Asunción, 25 March 2022 (PAHO/WHO) - Arminda Sanabria is a 96-year-old grandmother who lives in Concepción. Like many others in this part of Paraguay, she contracted coronavirus, and was left with trouble breathing. The primary care doctor prescribed oxygen, a vital resource that her granddaughter, Leticia Medina, obtains at no cost each morning, thanks to the oxygen production plant installed at the regional hospital, which enables Arminda to be treated at home.
“COVID-19 has left my grandmother with chronic obstructive pulmonary disease (COPD). But here we are, ensuring that she has adequate, affordable treatment," Leticia said.
The plant at the Regional Hospital in Concepción is one of the two facilities installed by the Pan American Health Organization (PAHO) as part of its work with the Ministry of Public Health and Social Welfare (MSPyBS) to meet the medical oxygen needs created by the pandemic and other diseases.
This is not the first time that Leticia needed medical oxygen. "During the first wave of COVID-19, my father caught the virus. We needed oxygen daily, and it was very distressing. Oxygen was growing scarce. Many people were infected, and we had to bring it in from Horqueta, a neighboring town. There were days when we had to resort to manual oxygen therapy, and we had a hard time. We also saw several families who had to sell what little they had so they could buy an oxygen balloon, refill it daily, and cover the expensive medicines that were needed," Leticia says.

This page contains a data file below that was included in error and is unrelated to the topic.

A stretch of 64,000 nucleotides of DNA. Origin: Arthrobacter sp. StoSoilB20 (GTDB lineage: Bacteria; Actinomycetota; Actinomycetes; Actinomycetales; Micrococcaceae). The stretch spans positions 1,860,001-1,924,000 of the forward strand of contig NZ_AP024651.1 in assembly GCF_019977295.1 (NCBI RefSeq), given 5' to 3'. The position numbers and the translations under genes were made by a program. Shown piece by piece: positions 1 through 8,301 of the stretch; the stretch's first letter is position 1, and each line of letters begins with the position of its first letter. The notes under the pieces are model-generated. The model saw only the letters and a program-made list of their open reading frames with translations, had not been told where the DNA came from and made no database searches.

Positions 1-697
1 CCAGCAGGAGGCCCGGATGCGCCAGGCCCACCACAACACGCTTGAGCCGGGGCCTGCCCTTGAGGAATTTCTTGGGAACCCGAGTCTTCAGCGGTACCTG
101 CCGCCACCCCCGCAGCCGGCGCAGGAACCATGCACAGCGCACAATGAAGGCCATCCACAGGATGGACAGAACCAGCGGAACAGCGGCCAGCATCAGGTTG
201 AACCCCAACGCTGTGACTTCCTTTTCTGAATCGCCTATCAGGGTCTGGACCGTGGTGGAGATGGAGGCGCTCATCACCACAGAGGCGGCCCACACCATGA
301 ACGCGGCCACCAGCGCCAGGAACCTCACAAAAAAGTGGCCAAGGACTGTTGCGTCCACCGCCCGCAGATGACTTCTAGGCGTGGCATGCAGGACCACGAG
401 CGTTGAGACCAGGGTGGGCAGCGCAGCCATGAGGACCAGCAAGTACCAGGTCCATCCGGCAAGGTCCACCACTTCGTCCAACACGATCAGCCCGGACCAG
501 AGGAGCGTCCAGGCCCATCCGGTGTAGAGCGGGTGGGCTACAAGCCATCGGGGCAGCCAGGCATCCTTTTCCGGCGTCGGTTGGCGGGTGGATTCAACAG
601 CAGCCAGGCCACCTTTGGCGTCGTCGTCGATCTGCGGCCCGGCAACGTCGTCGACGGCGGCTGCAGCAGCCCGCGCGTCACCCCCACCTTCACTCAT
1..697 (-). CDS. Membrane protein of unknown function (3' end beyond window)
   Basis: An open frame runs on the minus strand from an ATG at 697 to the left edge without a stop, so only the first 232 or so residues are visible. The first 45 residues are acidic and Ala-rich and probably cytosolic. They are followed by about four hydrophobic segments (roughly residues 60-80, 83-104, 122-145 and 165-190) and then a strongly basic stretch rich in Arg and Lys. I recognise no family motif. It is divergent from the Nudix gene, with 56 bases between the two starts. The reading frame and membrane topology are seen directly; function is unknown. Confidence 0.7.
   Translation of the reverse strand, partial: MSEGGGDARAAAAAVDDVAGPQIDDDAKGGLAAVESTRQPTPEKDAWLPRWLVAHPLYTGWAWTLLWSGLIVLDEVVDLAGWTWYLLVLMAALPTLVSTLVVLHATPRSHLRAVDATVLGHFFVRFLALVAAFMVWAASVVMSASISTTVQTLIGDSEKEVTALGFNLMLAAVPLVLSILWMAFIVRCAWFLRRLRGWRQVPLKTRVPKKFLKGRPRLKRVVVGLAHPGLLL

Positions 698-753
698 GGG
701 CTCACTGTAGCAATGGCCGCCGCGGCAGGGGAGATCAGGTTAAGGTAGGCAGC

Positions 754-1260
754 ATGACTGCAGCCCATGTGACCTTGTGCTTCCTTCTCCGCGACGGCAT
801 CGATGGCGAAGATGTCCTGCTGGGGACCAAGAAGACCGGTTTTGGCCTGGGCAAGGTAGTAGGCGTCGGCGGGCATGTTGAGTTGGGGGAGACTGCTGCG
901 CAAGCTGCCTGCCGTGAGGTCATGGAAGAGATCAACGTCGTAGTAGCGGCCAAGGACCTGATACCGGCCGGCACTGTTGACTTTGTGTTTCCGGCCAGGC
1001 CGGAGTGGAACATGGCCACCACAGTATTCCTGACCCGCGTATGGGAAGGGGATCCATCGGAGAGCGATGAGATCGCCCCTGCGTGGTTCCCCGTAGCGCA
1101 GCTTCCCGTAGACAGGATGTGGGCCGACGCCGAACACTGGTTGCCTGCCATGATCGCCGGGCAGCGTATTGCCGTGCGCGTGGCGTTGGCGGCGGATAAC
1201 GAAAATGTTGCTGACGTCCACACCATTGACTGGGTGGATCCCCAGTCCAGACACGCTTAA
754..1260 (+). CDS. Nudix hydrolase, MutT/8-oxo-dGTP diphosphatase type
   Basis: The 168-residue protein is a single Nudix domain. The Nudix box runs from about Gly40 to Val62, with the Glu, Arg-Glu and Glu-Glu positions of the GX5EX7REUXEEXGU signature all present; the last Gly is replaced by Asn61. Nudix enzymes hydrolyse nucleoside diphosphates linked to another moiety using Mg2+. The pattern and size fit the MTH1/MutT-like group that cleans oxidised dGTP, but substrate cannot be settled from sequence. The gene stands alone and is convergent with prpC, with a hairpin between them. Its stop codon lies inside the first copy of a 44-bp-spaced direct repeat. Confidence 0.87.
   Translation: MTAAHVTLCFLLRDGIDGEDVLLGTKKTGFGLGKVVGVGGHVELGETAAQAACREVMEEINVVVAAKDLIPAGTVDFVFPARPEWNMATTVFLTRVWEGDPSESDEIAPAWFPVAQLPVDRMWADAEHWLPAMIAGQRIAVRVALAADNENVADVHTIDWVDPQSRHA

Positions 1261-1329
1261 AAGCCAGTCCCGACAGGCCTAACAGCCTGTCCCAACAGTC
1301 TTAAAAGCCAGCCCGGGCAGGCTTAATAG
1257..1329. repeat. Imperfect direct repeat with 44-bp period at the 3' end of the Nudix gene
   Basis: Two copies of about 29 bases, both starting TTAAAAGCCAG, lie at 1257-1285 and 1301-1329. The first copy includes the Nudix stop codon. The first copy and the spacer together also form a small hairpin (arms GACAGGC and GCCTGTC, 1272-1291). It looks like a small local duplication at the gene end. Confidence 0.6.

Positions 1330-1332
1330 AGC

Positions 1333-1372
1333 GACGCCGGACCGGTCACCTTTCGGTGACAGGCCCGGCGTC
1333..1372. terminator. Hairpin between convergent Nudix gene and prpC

Leticia, a medical student herself, recalls that "when the hospital collapsed, we were forced to buy oxygen refills from private health services. Each refill only lasted 12 hours and cost around 200,000 guaranís (US$ 56) per day."
"The oxygen production plant is a great help to the entire community,” Leticia said. “The best part is that families do not have to risk their savings.” She can now refill the oxygen balloons at zero cost.
"There is a 'before’ and an ‘after’ this plant," Leticia says. "We have been hit with a second and third wave of COVID-19, and this plant has really saved lives. My grandmother is not the only one who has been left with long-term conditions after the virus; there are other people with heart failure in addition to respiratory failure. We have all benefitted."
To obtain this vital resource, the young student says all she needs is for the physician to write her a prescription for oxygen therapy. With her two oxygen balloons, Leticia bids us "good-bye," smiling.